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The fist time you try this method I recommend testing it out on a scrap of wood… how the wood looks wet is different from how it dries, and then once waxed it changes again!… Using FAT Paint greys, water, CLING ON brush and mixing bowl I create a wash by picking up a dab of paint of one colour, for the first application, and then two paint brush splashes of water and I swish this all together in my mixing bowl… have a piece of paper towel or rags on hand, and lay down some plastic on your work surface – this can get drippy.

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Apply the wash all over the wooden feet and set them aside to dry… they might look splotchy as they dry but don’t fret… have a glass of wine and relax until they’ve dried and are ready for you to continue…

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They will dry evenly if you’ve thoroughly mixed your paint wash… notice how light they’ve dried compared to how dark the paint wash looked?  This is why I recommend a few test boards – once you mix a couple washes, playing with the paint to water ratio, you will get a good idea of how much water and paint to mix to achieve the like that you like the most in the dried piece.  For my first paint wash coat I used a brown based grey… for my second wash I used a blue base grey…

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Again, for the second paint wash layer for my weather wood look, I mixed paint and water with my CLING ON brush in a mixing bowl.

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I applied this second coat that I mixed a little more paint heavy and then blotted off the excess wash… don’t be afraid to play with applying and dabbing away to create the weathered wood look that you like…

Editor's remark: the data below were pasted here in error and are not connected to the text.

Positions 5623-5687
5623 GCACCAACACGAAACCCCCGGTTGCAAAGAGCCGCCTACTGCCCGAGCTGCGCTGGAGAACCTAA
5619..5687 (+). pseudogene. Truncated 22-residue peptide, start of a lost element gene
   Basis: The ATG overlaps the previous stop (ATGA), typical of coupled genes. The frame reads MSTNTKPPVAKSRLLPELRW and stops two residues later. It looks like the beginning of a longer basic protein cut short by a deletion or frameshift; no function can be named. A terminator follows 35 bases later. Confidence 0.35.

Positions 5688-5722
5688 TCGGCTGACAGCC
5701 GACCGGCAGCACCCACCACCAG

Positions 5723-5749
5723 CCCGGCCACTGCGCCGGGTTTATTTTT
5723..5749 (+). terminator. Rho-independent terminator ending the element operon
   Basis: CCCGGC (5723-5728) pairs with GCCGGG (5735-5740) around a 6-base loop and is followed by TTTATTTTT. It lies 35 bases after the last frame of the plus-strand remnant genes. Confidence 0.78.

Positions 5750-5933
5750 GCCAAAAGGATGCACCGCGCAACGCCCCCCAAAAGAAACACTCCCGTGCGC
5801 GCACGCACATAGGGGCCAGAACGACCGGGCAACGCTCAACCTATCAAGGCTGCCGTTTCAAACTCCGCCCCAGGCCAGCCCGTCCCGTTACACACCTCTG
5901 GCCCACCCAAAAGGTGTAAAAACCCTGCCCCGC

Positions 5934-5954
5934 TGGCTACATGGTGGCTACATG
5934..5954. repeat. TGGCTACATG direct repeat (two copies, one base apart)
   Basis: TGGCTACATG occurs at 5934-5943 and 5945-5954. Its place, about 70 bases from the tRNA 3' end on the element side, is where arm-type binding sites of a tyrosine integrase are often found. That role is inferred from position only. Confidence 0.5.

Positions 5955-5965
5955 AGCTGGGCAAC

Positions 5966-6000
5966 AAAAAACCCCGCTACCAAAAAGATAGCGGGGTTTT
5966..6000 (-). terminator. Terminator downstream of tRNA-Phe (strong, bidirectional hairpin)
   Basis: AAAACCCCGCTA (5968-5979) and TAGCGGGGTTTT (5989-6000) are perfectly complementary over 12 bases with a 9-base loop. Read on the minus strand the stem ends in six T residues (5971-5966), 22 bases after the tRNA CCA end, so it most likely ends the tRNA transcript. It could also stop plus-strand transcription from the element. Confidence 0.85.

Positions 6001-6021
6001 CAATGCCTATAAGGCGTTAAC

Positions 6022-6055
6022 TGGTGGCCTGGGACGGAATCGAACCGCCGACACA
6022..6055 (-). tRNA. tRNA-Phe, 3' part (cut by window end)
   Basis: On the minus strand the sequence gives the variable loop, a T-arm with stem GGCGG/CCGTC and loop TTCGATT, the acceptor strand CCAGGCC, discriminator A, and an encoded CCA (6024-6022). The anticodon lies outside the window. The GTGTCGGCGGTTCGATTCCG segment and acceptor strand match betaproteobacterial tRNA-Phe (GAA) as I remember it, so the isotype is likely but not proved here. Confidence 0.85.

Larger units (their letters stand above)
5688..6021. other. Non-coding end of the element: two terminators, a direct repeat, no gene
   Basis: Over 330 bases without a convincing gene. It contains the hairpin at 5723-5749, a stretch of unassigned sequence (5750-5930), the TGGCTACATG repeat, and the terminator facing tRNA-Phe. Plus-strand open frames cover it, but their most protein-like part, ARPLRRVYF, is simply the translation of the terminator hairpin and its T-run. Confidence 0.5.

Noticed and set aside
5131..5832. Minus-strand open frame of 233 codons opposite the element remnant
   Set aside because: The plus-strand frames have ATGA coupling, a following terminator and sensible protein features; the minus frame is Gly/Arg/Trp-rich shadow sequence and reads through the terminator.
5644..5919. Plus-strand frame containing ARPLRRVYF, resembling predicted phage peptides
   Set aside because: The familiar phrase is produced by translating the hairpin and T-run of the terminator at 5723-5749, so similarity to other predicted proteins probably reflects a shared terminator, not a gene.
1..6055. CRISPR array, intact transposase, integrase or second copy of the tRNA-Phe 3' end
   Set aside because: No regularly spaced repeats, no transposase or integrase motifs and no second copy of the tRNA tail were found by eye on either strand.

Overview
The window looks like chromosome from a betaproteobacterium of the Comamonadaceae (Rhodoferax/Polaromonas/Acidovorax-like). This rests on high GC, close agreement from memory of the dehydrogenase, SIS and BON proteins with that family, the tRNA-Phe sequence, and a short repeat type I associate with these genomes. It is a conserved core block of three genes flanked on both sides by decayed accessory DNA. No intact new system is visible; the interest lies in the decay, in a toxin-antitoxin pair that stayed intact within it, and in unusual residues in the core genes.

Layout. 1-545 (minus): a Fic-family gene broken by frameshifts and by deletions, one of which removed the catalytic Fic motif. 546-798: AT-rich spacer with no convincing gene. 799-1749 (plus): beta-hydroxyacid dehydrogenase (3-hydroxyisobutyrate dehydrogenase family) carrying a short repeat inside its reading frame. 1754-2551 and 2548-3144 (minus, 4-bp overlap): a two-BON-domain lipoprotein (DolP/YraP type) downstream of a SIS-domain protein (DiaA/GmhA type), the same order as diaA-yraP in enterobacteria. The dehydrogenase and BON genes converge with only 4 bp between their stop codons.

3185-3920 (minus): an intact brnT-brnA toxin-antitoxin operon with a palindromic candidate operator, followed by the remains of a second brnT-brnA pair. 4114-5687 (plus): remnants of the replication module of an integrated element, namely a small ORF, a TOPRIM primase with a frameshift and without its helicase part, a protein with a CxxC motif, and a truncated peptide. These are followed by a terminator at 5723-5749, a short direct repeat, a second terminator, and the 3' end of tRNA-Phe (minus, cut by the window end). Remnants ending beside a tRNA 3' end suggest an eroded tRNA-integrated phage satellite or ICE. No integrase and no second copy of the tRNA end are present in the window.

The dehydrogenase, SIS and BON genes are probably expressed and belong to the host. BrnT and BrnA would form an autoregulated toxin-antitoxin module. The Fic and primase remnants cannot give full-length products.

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I’ve taken a wet and dry shot again to show you just how much they will lighten once the paint wash has dried…

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Here are the freshly paint washed feet after I’ve applied the second paint wash… they look splotchy and dark…

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…and here they are after the second paint wash coat has dried!… just lovely… now they’re still pretty raw and porous… if a drink was spilled on them they would absorb the liquid and depending on what that spilled liquid was it could stain the wood… the solution to this potential problem is waxing to seal up the wood and protect your paint finish… initially waxing will darken the wooden legs… but I have a second layer wax trick that adds to the weathered wood look.